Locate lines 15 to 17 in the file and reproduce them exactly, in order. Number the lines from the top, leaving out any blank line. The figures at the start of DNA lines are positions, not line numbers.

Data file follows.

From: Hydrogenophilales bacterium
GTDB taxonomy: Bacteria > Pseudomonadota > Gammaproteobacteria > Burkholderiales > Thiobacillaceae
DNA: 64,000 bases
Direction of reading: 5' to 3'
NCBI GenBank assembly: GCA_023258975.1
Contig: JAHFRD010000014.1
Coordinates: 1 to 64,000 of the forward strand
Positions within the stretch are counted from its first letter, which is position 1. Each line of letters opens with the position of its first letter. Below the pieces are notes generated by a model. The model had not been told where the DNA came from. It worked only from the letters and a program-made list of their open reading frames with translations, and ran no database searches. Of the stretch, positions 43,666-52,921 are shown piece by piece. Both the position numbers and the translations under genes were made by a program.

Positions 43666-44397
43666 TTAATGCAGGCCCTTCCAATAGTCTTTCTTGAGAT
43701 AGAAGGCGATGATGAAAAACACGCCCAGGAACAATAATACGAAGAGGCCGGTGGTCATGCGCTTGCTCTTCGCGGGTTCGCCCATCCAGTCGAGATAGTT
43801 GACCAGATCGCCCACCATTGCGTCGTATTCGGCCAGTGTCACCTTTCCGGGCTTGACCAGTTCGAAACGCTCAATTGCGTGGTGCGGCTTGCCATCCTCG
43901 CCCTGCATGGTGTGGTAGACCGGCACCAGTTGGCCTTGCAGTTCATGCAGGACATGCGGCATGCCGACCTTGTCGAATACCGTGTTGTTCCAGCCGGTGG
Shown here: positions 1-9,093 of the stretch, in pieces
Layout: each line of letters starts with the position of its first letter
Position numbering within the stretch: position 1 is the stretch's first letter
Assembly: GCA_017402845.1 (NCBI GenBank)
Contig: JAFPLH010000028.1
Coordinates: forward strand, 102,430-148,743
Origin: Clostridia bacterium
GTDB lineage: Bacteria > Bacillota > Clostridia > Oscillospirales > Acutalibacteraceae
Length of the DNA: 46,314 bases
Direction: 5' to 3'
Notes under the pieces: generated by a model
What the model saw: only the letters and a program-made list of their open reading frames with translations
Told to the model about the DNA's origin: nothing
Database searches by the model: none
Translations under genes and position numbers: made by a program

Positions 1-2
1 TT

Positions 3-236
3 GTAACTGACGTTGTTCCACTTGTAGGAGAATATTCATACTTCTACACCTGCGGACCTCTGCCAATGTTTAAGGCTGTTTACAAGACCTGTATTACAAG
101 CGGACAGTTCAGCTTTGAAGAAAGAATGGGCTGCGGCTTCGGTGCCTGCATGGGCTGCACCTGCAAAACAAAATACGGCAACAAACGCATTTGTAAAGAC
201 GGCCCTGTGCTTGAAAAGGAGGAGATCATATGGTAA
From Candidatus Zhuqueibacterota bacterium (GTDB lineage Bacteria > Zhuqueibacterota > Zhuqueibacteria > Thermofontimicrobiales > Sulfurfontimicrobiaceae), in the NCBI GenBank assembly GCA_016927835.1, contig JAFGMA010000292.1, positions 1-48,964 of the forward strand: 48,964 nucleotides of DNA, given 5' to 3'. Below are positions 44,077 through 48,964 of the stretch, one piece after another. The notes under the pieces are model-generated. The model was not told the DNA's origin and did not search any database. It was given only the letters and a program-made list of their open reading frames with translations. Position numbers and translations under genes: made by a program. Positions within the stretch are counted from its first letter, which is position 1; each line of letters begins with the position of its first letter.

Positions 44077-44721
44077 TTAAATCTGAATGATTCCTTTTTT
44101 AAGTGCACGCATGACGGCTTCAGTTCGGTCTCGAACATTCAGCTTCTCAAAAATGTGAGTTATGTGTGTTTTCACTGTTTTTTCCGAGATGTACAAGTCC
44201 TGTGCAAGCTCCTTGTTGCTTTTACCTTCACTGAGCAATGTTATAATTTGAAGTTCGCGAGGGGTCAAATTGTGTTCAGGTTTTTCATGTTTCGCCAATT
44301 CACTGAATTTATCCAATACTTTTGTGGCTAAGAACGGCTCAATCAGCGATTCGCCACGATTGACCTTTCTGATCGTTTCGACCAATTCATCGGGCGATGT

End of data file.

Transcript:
Layout: each line of letters starts with the position of its first letter
Position numbering within the stretch: position 1 is the stretch's first letter
Assembly: GCA_017402845.1 (NCBI GenBank)